PET is perfectly fine for manually driven cameras and some motor drives. Its not going to tear the back off the camera. Stop the FUD.
Dale Labs will take it for sure. www.Dalelabs.com They are a great lab.
I don't know if this could be an issue but I remember a processor that had IR film sensors at the edge for repeleshment if PET is used they might have a light pipe issue.
Unlikely though- I think Dwanes are being Über careful.
EDit I think Fleath had the best explaination, the most logical one anyhow.
For this reason the major manufacturers don't normally use PET base for films made for conventional camera use.
The issue is more of stripped gears in wind mechanisms because the film doesn't break or the perforations tear. Some cameras are far more robust than others but many of the low to medium priced cameras made in the last few years don't have the build quality of similar cameras made in 70's & 80's.
Ilford's comments were because there has been damage to cameras, so it wasn't scare mongering, it lead to their rapid withdrawal of their 72ex 35mm film, so they know what they were talking about.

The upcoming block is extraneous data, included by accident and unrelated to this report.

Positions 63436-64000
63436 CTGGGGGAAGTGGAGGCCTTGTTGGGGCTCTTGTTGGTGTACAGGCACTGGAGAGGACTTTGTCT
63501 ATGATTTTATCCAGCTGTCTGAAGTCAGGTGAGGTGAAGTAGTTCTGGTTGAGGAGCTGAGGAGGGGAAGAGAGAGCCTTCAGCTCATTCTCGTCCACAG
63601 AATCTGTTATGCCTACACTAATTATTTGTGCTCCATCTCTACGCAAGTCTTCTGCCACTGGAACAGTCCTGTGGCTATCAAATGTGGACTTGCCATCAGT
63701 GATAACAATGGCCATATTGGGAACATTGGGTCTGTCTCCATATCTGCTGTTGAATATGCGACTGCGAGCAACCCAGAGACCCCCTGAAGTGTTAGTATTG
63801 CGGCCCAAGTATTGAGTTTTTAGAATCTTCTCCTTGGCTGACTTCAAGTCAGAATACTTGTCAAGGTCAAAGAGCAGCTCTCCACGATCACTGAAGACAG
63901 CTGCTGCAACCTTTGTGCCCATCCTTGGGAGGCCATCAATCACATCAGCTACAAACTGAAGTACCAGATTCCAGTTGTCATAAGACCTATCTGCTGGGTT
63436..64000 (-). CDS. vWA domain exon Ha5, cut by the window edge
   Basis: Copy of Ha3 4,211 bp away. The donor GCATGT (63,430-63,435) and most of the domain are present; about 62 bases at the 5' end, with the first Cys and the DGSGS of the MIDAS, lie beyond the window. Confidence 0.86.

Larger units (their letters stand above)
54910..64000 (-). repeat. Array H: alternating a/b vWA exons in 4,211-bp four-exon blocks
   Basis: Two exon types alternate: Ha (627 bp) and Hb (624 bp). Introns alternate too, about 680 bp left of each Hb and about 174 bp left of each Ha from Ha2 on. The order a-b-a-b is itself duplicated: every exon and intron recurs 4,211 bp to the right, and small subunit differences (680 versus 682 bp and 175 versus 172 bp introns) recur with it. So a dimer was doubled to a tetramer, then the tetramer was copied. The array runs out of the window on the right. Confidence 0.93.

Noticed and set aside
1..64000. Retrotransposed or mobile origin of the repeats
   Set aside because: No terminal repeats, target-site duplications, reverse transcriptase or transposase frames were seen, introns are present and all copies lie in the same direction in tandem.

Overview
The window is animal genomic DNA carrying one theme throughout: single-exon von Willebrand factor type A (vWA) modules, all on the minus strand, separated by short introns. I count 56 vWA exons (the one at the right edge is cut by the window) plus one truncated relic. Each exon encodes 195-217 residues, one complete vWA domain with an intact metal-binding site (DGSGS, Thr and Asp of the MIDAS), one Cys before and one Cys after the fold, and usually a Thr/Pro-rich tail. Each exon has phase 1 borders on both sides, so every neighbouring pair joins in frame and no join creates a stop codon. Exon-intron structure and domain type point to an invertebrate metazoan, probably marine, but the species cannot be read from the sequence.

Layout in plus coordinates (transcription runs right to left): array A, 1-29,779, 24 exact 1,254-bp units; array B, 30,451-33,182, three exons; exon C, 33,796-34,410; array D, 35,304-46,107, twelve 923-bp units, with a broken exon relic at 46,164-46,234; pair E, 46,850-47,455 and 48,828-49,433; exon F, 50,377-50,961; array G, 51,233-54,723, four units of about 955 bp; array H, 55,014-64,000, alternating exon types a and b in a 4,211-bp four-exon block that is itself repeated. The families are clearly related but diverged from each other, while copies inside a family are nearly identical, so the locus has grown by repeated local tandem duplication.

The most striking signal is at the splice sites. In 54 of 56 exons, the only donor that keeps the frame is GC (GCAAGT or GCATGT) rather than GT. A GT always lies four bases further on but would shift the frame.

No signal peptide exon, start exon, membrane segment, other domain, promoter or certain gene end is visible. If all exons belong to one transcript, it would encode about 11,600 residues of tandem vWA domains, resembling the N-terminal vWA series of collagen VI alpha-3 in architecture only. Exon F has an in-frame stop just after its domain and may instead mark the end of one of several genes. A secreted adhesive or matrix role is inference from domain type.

I also have had my digibase returned by Dwaynes and it is sitting on my dresser waiting to find a place to send it. I was going to send it to york's but they send their c41 to dwaynes.
Samy's store in Santa Barbara does dip and dunk E-6. $5 a roll plus return postage.
One only has to think of a over-vigorous manual winding-on when No 36 or No 72 has been reached (I've torn conventional film that way before I knew better), and you have a problem when the film stays put! Clearly Dwaynes have similar concerns...maybe overcautious, but they know their equipment, and I wouldn't be very pleased if my film were damaged because of someone else's PET film being spliced in the same reel.
Poleyester film has the distinct possibility to damage auto-winding systems, depending on the force exerted by the winder, and where the force is exerted on the film. As for manual winding cameras, as long as you don't force it, it will be okay. The problem is that most people's reaction to a stuck wind lever will be to push it more, which will damage the mechanisms before the film.
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